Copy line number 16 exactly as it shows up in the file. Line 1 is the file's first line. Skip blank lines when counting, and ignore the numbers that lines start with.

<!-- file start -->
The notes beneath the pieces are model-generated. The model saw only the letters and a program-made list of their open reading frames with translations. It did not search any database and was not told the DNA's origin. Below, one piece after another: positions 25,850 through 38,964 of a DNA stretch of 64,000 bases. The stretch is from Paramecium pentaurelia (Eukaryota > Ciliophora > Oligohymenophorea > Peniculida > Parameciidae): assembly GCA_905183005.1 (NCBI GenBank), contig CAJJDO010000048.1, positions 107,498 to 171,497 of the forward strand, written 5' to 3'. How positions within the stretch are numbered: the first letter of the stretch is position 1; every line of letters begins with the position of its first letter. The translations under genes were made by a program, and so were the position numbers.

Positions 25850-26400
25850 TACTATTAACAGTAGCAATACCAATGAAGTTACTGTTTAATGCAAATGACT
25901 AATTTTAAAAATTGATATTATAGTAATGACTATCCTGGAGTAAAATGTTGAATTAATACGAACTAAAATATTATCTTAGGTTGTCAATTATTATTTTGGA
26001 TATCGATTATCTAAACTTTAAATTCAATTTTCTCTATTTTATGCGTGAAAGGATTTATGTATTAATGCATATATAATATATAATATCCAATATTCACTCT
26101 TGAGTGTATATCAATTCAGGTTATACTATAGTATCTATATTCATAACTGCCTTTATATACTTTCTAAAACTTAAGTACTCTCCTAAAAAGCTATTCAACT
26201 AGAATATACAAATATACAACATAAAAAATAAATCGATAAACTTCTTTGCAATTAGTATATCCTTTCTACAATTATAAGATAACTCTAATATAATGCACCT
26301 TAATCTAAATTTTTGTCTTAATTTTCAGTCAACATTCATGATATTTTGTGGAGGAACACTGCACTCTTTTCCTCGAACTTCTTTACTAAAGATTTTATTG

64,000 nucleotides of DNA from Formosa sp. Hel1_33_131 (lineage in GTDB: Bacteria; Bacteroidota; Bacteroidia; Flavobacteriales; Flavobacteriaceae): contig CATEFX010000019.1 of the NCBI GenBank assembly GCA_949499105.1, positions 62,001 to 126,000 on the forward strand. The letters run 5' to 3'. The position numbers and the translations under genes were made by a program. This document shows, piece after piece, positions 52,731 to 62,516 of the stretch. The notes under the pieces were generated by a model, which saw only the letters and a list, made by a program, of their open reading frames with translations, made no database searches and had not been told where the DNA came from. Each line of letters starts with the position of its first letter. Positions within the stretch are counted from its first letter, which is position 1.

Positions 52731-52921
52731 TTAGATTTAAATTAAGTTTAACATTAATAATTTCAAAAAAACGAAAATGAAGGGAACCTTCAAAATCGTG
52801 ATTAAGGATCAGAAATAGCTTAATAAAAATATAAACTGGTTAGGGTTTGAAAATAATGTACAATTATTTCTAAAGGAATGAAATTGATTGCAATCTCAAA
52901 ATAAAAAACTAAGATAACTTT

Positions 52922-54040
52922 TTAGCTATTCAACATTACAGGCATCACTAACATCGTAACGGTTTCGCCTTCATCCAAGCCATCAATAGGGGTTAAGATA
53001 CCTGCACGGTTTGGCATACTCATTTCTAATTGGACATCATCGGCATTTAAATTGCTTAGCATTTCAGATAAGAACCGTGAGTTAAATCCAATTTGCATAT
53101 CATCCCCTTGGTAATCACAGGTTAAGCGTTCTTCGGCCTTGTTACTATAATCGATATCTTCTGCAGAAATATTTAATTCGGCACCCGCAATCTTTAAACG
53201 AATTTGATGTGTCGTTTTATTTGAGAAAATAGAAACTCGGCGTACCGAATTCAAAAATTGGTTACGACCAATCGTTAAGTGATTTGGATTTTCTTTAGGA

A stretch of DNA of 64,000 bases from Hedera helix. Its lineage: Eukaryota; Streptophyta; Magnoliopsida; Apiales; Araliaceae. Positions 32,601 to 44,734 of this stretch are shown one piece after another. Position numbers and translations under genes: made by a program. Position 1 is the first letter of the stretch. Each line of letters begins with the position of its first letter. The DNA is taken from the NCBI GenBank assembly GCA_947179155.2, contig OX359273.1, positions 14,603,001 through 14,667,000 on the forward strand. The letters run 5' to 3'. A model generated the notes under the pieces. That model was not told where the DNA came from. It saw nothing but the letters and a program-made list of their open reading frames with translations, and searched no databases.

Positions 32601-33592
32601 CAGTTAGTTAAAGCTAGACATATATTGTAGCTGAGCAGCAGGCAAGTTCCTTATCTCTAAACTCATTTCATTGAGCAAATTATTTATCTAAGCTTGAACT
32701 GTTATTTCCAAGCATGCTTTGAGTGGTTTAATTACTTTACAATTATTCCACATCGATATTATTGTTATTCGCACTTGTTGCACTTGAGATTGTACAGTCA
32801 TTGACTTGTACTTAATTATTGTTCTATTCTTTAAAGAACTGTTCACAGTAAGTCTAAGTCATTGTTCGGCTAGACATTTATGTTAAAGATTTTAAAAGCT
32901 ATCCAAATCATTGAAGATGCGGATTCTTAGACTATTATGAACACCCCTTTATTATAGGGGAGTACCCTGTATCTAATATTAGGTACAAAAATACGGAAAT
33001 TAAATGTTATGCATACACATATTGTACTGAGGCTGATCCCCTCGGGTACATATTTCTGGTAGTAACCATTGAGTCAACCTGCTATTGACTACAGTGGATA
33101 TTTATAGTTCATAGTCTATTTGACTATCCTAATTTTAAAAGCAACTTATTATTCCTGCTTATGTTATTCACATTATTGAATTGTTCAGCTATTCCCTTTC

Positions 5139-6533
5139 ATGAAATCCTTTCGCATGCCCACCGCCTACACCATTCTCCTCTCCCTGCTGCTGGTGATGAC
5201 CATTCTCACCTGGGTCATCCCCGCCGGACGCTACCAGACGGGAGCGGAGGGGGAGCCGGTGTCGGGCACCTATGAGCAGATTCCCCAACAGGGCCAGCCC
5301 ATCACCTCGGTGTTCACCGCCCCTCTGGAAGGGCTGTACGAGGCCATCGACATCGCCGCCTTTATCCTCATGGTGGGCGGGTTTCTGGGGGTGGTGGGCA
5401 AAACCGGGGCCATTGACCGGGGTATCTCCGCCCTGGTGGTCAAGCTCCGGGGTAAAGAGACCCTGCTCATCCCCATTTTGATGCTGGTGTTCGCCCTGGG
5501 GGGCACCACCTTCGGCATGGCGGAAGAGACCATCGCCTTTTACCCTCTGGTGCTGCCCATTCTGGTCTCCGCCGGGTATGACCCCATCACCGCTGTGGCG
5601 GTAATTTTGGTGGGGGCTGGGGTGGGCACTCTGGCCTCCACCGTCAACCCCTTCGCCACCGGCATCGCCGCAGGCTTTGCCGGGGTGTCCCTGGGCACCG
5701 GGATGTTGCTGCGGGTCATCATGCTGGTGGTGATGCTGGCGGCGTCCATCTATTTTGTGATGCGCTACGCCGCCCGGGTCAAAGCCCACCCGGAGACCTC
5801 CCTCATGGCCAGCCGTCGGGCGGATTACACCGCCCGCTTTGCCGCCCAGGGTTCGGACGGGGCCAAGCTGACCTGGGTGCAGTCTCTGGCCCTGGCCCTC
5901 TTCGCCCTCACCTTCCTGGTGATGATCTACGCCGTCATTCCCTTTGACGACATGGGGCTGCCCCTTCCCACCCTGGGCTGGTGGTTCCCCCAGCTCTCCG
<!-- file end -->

53001 CCTGCACGGTTTGGCATACTCATTTCTAATTGGACATCATCGGCATTTAAATTGCTTAGCATTTCAGATAAGAACCGTGAGTTAAATCCAATTTGCATAT